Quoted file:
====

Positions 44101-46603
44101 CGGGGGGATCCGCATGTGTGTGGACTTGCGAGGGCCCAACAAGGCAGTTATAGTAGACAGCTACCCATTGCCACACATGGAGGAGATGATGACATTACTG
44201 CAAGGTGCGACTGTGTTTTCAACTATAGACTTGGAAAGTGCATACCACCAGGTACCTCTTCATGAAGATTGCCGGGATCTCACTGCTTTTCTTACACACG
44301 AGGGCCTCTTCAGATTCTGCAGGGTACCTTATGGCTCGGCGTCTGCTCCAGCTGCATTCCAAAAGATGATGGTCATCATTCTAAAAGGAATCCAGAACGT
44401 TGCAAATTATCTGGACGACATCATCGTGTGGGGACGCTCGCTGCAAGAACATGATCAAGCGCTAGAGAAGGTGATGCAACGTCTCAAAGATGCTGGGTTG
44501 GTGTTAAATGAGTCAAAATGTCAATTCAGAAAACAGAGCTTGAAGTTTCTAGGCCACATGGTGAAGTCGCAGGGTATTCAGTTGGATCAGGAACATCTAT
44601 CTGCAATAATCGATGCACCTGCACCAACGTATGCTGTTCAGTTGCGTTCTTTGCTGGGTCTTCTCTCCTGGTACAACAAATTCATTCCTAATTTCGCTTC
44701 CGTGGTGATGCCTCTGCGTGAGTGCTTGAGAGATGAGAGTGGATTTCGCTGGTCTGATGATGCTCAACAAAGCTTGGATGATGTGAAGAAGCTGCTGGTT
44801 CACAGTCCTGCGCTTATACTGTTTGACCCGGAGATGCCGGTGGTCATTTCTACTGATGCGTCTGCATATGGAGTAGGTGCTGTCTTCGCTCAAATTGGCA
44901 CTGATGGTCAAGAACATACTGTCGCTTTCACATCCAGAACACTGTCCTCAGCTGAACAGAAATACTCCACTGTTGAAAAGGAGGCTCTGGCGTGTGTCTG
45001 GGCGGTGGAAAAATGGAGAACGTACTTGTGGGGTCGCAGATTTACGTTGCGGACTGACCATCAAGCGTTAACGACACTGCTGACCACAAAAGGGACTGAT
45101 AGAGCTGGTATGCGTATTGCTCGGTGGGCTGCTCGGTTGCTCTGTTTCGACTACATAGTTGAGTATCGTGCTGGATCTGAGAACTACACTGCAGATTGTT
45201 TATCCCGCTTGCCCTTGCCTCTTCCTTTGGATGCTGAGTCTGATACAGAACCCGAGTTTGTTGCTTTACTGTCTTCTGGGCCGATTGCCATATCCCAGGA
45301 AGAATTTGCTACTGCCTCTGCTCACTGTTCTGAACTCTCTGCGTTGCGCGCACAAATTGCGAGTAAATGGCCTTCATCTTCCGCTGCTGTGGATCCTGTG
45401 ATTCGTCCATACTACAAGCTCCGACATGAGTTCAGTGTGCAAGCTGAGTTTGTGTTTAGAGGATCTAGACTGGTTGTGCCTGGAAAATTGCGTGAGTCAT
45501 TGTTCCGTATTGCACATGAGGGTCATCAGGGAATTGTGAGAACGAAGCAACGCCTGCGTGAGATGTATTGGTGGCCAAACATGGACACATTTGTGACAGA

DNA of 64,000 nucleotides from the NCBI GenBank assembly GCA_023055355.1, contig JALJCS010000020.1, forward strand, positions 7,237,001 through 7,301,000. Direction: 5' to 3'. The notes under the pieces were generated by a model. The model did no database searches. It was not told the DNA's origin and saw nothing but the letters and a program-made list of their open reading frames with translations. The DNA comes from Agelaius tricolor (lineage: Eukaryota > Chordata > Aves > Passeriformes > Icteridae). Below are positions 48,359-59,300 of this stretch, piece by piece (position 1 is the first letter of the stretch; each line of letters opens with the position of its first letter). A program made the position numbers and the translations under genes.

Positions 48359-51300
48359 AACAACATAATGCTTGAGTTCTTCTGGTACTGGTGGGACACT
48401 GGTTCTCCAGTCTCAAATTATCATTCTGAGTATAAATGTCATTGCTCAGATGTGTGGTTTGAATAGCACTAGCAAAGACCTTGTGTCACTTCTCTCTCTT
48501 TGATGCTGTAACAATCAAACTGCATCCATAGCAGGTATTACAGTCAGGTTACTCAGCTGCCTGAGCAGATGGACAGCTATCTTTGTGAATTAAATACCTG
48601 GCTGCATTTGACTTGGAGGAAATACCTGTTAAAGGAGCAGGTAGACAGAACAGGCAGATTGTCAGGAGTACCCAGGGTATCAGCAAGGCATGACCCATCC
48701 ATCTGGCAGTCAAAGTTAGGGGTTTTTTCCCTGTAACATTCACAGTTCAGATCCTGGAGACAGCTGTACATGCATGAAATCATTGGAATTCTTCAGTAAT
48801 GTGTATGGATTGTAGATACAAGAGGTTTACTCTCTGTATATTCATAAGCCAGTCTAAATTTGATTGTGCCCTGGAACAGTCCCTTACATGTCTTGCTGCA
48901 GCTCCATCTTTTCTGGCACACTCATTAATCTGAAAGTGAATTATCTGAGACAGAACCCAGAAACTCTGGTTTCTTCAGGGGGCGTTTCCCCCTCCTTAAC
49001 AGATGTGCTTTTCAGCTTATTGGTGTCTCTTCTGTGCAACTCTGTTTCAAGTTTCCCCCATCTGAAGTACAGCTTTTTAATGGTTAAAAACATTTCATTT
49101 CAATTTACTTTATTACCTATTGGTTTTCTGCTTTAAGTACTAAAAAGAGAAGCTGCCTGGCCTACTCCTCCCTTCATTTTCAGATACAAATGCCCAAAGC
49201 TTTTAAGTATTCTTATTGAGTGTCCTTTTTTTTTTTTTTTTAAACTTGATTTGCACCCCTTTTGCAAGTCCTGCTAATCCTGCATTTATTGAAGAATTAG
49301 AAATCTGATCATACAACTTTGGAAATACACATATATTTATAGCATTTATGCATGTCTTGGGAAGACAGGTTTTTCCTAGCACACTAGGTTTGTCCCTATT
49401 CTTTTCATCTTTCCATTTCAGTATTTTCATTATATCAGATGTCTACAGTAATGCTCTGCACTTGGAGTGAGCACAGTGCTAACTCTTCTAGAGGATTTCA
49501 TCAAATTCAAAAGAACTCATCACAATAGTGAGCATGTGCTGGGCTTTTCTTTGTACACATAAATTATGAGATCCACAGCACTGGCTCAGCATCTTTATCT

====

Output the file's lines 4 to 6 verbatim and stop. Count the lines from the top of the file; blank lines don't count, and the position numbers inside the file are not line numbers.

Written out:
44301 AGGGCCTCTTCAGATTCTGCAGGGTACCTTATGGCTCGGCGTCTGCTCCAGCTGCATTCCAAAAGATGATGGTCATCATTCTAAAAGGAATCCAGAACGT
44401 TGCAAATTATCTGGACGACATCATCGTGTGGGGACGCTCGCTGCAAGAACATGATCAAGCGCTAGAGAAGGTGATGCAACGTCTCAAAGATGCTGGGTTG
44501 GTGTTAAATGAGTCAAAATGTCAATTCAGAAAACAGAGCTTGAAGTTTCTAGGCCACATGGTGAAGTCGCAGGGTATTCAGTTGGATCAGGAACATCTAT